If socialism is good enough for AIG and Wall Street then it is good enough for me. Why not socialize health care if the U.S. Treasury is going to become a partner with AIG and the investment banks?
Our government is willing to throw the dice with our money to bail out those too big to fail, but they lose their nerve when it comes to helping citizens who are not billionaires. Is anyone going to bail out me if I don't pay my mortgage? No. I am going to be put on the street while billionaires on Wall Street get to ride on my back.
John King, Tampa
Families need help too
I understand having to bail out AIG. Those in AIG, Bear Stearns, Fannie Mae, Freddie Mac, etc., appear to have won again with their greedy management teams.
It is disheartening to see the number of young families who are without jobs, especially in the Tampa Bay area, who are honest, hard-working and now unemployed and have to look for high-cost health insurance for their families or take the risk of going without.
Who is going to bail them out? Is anyone going to consider an immediate bill in Congress to offer them a solution to "bail them out" with low-cost insurance the way they have assisted these corrupt companies? These families are in this position because of the overwhelming desire of these companies to make more money at everyone else's expense.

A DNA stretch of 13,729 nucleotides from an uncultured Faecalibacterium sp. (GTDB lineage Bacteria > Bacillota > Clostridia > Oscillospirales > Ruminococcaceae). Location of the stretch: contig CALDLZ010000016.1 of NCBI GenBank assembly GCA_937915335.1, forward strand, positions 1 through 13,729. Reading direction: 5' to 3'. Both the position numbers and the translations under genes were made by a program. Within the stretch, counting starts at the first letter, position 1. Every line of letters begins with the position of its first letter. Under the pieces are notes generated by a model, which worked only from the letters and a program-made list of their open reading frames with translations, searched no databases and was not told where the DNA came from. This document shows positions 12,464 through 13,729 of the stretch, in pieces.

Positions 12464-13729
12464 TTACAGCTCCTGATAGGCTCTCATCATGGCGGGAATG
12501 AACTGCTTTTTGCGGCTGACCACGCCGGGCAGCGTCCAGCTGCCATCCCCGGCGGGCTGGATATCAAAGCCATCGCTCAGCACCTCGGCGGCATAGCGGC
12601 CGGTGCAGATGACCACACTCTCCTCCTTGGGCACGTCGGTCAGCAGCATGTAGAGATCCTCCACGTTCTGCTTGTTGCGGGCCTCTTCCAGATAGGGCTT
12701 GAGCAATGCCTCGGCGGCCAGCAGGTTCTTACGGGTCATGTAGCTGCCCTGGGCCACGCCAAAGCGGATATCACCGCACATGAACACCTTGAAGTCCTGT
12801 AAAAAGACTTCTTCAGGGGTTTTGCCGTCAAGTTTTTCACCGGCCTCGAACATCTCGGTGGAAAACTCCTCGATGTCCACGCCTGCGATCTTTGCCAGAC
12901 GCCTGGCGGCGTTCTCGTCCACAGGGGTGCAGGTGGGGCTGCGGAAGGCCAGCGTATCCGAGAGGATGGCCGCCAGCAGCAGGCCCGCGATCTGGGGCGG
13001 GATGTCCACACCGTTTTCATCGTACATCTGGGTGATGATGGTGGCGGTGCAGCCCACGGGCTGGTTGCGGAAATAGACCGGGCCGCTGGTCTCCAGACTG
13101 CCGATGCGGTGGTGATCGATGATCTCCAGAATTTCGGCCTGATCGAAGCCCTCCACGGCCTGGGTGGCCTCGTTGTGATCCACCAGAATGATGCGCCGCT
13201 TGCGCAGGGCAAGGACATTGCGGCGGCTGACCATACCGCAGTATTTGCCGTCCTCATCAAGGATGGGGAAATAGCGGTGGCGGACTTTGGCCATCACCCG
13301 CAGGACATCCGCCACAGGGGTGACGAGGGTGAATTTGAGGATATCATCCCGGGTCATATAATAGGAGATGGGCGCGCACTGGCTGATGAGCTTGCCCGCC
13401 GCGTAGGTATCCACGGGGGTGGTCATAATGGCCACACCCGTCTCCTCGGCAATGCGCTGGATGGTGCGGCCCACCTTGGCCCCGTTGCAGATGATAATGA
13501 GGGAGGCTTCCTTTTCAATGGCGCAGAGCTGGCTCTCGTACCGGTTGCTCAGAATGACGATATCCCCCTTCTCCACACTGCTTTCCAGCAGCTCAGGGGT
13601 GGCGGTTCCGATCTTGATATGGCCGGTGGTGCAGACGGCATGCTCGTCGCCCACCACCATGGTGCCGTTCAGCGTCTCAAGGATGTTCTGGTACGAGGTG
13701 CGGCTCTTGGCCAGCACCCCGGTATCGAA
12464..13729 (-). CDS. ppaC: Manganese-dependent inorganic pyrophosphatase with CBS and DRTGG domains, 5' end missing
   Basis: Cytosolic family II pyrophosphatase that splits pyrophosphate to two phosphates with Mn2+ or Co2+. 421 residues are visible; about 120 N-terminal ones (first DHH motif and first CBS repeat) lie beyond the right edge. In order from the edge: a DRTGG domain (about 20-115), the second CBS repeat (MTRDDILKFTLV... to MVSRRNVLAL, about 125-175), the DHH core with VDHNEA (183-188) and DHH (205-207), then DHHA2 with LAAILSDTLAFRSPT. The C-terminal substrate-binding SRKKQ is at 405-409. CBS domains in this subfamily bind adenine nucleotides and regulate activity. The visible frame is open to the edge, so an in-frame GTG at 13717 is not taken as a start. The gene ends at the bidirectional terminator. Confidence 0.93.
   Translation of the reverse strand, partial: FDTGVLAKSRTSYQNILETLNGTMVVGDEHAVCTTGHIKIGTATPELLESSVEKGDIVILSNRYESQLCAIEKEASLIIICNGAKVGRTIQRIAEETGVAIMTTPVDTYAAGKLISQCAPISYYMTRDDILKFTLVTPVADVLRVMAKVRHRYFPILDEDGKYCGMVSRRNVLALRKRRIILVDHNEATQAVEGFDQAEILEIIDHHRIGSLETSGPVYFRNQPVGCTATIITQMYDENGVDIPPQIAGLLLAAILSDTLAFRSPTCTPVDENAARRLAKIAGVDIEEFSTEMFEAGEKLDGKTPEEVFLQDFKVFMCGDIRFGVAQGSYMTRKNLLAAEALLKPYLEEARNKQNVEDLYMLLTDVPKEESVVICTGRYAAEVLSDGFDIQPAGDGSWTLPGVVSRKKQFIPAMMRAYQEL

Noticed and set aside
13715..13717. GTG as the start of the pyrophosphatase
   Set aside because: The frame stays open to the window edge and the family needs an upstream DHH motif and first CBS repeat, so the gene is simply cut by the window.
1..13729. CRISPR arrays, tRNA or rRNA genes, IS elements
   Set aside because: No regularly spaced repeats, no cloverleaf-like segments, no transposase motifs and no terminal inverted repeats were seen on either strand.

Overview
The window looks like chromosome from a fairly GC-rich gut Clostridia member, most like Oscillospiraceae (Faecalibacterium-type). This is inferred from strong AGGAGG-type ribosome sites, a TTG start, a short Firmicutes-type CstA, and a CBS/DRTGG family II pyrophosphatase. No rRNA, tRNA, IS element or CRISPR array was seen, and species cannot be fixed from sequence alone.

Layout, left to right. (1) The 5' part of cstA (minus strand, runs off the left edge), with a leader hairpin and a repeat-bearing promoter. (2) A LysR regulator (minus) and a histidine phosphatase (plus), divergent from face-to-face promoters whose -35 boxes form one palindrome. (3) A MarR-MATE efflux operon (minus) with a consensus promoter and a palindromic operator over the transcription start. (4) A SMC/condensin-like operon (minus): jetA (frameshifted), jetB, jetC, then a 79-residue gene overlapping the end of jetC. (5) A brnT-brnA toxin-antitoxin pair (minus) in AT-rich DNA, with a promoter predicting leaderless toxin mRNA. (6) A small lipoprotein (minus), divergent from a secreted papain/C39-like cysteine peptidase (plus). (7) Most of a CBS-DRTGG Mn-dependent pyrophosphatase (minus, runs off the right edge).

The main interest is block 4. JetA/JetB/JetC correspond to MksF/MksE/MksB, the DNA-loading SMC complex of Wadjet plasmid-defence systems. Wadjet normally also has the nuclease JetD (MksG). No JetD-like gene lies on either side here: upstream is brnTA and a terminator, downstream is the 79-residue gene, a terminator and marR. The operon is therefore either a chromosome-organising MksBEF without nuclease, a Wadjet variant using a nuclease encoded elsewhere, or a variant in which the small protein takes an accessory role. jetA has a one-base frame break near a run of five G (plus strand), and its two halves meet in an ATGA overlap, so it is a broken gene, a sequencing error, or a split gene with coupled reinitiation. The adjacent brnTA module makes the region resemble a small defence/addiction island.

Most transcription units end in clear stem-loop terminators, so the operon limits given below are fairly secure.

I agree with the letter writer on Wednesday (Send them to jail). There needs to be some oversight and these individuals held responsible (including financially). If not, this will just happen again.
Mary Ann Cintron, Tampa
Wrong comparison | Sept. 16, letter
McCain out of touch
The letter writer missed a few adjectives in describing Barack Obama. He is also intelligent and caring — caring about this country and its people. I do agree that the Republicans need to stop comparing him to Sarah Palin. There is no comparison.
John McCain is an out-of-touch politician who only knows how to talk the talk. He is quick to talk about "change" but doesn't describe how he is going to bring it about. All I see is politics as they were.